A little more than a year ago, it would have been unthinkable for major U.S. corporations to do business with the world's leading state sponsor of terrorism. Yet, here we are. With the signing of last year's Joint Comprehensive Plan of Action nuclear deal, businesses are lining up to work with the Islamic Republic of Iran.
Aircraft juggernaut Boeing BA, +0.02% now poised to sell planes to the Islamic Republic. More are sure to follow.
American companies should know better. The financial risks of dealing with Iran are well established. Iran ranks 130 out of 168 on the corruption index attransparency.org. The Islamic Revolutionary Guard Corps (IRGC), the regime's terror-sponsoring Praetorian Guard, controls roughly 35% of the formal economy and wields significant influence over the black market, too.
Iran's theocratic dictator since 1989, Supreme Leader Ali Khamenei, holds assetsvalued at $95 billion. He also controls foundations that reportedly accounted for 7.1% of Iran's gross domestic product in 2006, probably more today. Meanwhile, the U.S. designation of Iran as a terror sponsor has not changed. Nor has its designation of Iran as "a jurisdiction of primary money-laundering concern" pursuant to the Patriot Act.
But even these red flags fail to convey the tangible risks of working in Iran.
For example, the Iranian regime has been known to use force and intimidation to settle business disputes. In May 2004, the IRGC tanks and armed forces rolled onto the tarmac of newly opened Imam Khomeini International Airport, kicking Austrian-Turkish consortium Tepe-Akfen-Vie off the tarmac. The Armed Forces General Staff issued a public statement justifying the move, citing the closure was due to "security concerns" and "the presence of foreign firms operating" at the airport.
In 2006, the IRGC confiscated an oil rig owned by Romanian Grug Servicii Petrolier off of Kish Island in Persian Gulf. The Navy opened fired on Romanian workers with military helicopters and boats before seizing the oil rig and holding the crew hostage.
Iran also has a history of shaking down foreign companies. In 2013 French oil giant Total S.A. paid at least $60 million in bribes in the 1990s to gain access to oil and gas fields. It was then forced to pay another $398 million in fines for doing so.
Halliburton Products and Services, which was involved in oil-drilling projects valued at $310 million with Iranian Oriental Oil Kish Co., became mired in scandal in 2005 after being implicated in paying bribes.
Norwegian Statoil firm also faced for bribery charges allegedly committed in 2002. The company was forced to pay a $3.5 million fine to Norwegian authorities for violating bribery laws.
Even investing in the Tehran Stock Exchange poses dangers.
The TSE lacks the transparency of a modern exchange, and securities laws are opaque. Accurate and real-time data for Iranian stocks is nonexistent. Authorities regularly intervene in the market and rigidly monitor trading, creating artificial conditions. Shares cannot gain or drop more than 5% per trading session. Trading is "politically-motivated process and not based on an economic rationale," according to a seasoned trader.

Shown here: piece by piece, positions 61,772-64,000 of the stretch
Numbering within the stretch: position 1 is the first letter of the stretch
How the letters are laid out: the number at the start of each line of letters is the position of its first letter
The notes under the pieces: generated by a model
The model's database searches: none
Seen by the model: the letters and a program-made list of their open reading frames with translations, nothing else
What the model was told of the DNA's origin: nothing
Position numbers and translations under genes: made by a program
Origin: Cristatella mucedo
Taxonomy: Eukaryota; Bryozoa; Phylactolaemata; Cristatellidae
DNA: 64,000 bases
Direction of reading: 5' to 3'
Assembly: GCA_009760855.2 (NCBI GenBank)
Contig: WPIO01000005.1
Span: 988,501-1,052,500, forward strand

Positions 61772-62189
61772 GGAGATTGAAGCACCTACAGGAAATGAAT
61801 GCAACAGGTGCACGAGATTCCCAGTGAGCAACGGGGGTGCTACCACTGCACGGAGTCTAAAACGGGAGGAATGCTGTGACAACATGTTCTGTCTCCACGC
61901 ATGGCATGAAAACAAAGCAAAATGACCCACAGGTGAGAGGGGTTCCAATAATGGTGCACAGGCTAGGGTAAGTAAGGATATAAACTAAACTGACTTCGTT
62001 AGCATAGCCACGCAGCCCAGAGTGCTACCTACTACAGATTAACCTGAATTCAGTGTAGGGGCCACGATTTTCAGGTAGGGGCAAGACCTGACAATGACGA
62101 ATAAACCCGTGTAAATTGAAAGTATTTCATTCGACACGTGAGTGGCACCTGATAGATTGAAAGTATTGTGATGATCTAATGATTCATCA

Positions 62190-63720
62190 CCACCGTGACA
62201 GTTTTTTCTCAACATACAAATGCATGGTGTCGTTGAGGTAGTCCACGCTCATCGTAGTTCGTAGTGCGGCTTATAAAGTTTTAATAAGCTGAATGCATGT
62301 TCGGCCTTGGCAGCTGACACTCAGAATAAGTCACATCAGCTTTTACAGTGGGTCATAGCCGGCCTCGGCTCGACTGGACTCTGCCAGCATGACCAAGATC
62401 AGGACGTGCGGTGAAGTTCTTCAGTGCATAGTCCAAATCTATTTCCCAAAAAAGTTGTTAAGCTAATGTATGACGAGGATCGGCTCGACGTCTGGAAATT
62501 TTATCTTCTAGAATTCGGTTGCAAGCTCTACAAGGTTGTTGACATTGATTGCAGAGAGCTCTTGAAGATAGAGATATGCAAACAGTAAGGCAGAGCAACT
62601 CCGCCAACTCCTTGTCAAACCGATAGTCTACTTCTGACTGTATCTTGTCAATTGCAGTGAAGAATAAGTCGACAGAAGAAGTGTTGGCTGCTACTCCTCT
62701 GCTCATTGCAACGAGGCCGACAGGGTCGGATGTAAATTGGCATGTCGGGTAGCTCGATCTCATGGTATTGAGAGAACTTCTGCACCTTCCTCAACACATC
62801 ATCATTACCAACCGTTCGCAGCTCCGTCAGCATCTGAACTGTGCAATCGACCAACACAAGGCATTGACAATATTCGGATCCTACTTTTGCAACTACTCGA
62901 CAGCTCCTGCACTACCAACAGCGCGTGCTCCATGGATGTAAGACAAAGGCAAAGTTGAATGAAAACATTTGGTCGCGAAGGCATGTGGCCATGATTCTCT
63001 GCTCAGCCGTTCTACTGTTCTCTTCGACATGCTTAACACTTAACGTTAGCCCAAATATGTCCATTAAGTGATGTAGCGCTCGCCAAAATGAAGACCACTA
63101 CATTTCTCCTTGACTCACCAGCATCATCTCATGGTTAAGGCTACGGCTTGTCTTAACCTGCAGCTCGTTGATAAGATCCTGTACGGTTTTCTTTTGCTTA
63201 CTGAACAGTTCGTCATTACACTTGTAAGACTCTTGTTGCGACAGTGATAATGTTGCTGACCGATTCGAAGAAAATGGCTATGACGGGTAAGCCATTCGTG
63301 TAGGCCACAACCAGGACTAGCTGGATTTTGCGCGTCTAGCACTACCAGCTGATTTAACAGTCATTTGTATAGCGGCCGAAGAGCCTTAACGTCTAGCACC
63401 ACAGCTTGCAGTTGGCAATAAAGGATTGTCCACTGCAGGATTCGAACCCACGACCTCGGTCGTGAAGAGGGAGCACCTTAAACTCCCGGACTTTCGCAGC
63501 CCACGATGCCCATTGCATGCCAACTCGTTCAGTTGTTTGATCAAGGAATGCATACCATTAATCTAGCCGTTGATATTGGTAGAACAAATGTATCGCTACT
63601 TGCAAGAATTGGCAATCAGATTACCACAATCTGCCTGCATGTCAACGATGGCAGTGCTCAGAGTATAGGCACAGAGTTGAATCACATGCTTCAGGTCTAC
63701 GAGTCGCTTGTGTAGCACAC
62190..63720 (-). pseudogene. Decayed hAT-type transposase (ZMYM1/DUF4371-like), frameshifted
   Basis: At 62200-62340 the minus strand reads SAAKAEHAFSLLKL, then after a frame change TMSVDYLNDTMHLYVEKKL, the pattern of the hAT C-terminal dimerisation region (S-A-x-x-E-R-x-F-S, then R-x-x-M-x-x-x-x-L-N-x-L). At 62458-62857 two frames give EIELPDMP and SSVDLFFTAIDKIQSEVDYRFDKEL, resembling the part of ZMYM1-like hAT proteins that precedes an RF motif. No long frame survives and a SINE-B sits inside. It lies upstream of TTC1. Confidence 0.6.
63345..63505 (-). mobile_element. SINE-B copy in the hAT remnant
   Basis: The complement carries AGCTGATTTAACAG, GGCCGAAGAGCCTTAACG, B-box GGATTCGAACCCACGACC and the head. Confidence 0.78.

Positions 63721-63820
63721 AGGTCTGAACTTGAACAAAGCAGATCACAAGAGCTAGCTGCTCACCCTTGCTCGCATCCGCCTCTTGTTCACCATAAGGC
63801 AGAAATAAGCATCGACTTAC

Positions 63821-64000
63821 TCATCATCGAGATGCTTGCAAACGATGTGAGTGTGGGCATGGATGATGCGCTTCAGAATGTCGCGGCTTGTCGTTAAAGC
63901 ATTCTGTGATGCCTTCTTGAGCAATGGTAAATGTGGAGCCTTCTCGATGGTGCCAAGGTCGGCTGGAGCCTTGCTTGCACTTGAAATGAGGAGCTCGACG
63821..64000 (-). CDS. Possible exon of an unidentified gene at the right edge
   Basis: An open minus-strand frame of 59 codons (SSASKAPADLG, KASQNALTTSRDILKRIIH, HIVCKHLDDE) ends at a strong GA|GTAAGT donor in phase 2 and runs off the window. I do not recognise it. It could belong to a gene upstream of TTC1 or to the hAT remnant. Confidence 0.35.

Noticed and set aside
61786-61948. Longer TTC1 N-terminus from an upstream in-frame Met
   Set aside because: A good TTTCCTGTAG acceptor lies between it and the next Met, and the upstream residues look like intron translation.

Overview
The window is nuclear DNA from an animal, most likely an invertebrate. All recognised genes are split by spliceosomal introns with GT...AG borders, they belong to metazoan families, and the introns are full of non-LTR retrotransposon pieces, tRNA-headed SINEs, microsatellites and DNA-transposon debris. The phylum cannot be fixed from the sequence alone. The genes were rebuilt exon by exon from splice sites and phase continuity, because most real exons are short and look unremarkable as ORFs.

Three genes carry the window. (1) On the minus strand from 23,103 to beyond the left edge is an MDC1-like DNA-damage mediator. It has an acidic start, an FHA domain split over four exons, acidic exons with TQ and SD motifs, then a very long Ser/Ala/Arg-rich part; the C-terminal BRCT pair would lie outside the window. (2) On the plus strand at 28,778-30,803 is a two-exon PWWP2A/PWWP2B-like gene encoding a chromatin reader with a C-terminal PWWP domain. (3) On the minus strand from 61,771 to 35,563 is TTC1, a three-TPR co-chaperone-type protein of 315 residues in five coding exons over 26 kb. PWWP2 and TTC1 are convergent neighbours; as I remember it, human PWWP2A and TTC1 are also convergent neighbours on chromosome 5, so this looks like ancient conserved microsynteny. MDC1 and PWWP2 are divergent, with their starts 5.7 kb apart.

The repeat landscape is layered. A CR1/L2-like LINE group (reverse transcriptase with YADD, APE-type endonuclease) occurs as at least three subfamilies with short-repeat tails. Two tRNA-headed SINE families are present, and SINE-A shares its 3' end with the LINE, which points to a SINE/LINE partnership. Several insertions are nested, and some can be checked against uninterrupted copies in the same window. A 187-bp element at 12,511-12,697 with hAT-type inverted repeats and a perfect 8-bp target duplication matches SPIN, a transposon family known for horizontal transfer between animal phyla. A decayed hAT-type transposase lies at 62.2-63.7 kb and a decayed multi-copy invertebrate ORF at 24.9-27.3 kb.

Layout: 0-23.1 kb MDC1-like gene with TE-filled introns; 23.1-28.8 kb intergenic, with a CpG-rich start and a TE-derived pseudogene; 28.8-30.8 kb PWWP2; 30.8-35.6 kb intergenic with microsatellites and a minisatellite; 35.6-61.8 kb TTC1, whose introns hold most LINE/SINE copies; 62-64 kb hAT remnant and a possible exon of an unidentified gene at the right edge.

Sturgeon Capital, a London-based hedge fund, recently identified only about 50 companies, or some 10% of those traded on the Tehran Stock Exchange, that were not exposed to previously or presently sanctioned entities after the nuclear deal. Picking clean stocks is a due-diligence nightmare, as the ownership of many companies are obfuscated, with extremist elements often embedded in the most lucrative firms.
Some investors may see Iran as an emerging-market opportunity, especially after seeing gains of some 31% in the three months following the removal of sanctions in January 2016. Yet, it's worth remembering how investors like Bill Browder had his fortunes pilfered by corrupt Russian oligarchs when he endeavored to ensure greater transparency among the companies whose shares he owned. The opportunity for entrepreneurs to become "activist investors" in Iranian companies are similarly scant.
Alarmingly, the Iranian regime has recently stepped up its arrests of dual nationals doing business in Iran. For example, the IRGC's intelligence organization arrested Iranian-American businessman Siamak Namazi in October 2015, and he has since been held in the notorious Evin prison under dubious espionage charges. The IRGC also arrested Lebanese-American citizen Nazar Zaka, the secretary general of the Arab Information and Communications Technology Organization (IJMA3), when be traveled to Tehran in 2015 to attend a conference on entrepreneurship and employment.
If businesses like Boeing still aren't deterred, Congress is now taking steps to ensure they will be. The House of Representatives on July 8 passed one measure that prohibits the Treasury from using funds to authorize a license necessary to allow aircraft to be sold to Iran, and another that ensures Iran will not receive loans from U.S. financial institutions to purchase aircraft.
But Congress shouldn't have to step in. The dangers of doing business in Iran should be readily apparent. Buyer (and seller) beware.
Jonathan Schanzer, a former terrorism finance analyst at the U.S. Department of the Treasury, is vice president for research at the nonpartisan, Washington-based Foundation for Defense of Democracies, where Amir Toumaj is a research associate.